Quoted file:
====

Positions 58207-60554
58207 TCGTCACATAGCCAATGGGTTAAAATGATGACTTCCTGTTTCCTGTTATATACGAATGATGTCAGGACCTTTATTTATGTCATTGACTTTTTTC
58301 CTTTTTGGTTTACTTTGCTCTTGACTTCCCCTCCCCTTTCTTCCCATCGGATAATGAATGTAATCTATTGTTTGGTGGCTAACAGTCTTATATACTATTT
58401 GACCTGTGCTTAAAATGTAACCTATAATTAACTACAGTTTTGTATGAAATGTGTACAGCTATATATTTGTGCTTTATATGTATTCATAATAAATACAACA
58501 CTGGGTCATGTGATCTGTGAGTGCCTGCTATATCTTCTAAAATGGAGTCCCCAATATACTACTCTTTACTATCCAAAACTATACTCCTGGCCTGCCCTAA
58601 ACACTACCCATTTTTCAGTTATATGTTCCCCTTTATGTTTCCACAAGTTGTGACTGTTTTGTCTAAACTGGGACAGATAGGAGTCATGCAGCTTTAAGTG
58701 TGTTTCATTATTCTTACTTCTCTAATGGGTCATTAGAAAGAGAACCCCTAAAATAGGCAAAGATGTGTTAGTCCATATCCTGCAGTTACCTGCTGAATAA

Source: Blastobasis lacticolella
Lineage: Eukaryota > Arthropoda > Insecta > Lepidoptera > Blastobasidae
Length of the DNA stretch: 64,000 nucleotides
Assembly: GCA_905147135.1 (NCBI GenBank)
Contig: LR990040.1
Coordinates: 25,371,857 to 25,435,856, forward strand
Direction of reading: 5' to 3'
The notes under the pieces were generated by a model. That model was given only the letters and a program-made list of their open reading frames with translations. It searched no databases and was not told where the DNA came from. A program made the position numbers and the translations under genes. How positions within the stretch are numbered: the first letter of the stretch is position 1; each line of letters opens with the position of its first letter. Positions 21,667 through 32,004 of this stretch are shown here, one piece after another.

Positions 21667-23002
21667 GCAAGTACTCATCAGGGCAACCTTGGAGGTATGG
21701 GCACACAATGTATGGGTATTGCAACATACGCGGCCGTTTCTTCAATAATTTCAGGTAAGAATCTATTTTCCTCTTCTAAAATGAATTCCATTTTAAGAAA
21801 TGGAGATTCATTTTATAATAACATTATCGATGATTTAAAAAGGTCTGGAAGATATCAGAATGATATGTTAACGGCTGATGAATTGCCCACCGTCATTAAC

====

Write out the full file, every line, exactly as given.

Positions 58207-60554
58207 TCGTCACATAGCCAATGGGTTAAAATGATGACTTCCTGTTTCCTGTTATATACGAATGATGTCAGGACCTTTATTTATGTCATTGACTTTTTTC
58301 CTTTTTGGTTTACTTTGCTCTTGACTTCCCCTCCCCTTTCTTCCCATCGGATAATGAATGTAATCTATTGTTTGGTGGCTAACAGTCTTATATACTATTT
58401 GACCTGTGCTTAAAATGTAACCTATAATTAACTACAGTTTTGTATGAAATGTGTACAGCTATATATTTGTGCTTTATATGTATTCATAATAAATACAACA
58501 CTGGGTCATGTGATCTGTGAGTGCCTGCTATATCTTCTAAAATGGAGTCCCCAATATACTACTCTTTACTATCCAAAACTATACTCCTGGCCTGCCCTAA
58601 ACACTACCCATTTTTCAGTTATATGTTCCCCTTTATGTTTCCACAAGTTGTGACTGTTTTGTCTAAACTGGGACAGATAGGAGTCATGCAGCTTTAAGTG
58701 TGTTTCATTATTCTTACTTCTCTAATGGGTCATTAGAAAGAGAACCCCTAAAATAGGCAAAGATGTGTTAGTCCATATCCTGCAGTTACCTGCTGAATAA

Source: Blastobasis lacticolella
Lineage: Eukaryota > Arthropoda > Insecta > Lepidoptera > Blastobasidae
Length of the DNA stretch: 64,000 nucleotides
Assembly: GCA_905147135.1 (NCBI GenBank)
Contig: LR990040.1
Coordinates: 25,371,857 to 25,435,856, forward strand
Direction of reading: 5' to 3'
The notes under the pieces were generated by a model. That model was given only the letters and a program-made list of their open reading frames with translations. It searched no databases and was not told where the DNA came from. A program made the position numbers and the translations under genes. How positions within the stretch are numbered: the first letter of the stretch is position 1; each line of letters opens with the position of its first letter. Positions 21,667 through 32,004 of this stretch are shown here, one piece after another.

Positions 21667-23002
21667 GCAAGTACTCATCAGGGCAACCTTGGAGGTATGG
21701 GCACACAATGTATGGGTATTGCAACATACGCGGCCGTTTCTTCAATAATTTCAGGTAAGAATCTATTTTCCTCTTCTAAAATGAATTCCATTTTAAGAAA
21801 TGGAGATTCATTTTATAATAACATTATCGATGATTTAAAAAGGTCTGGAAGATATCAGAATGATATGTTAACGGCTGATGAATTGCCCACCGTCATTAAC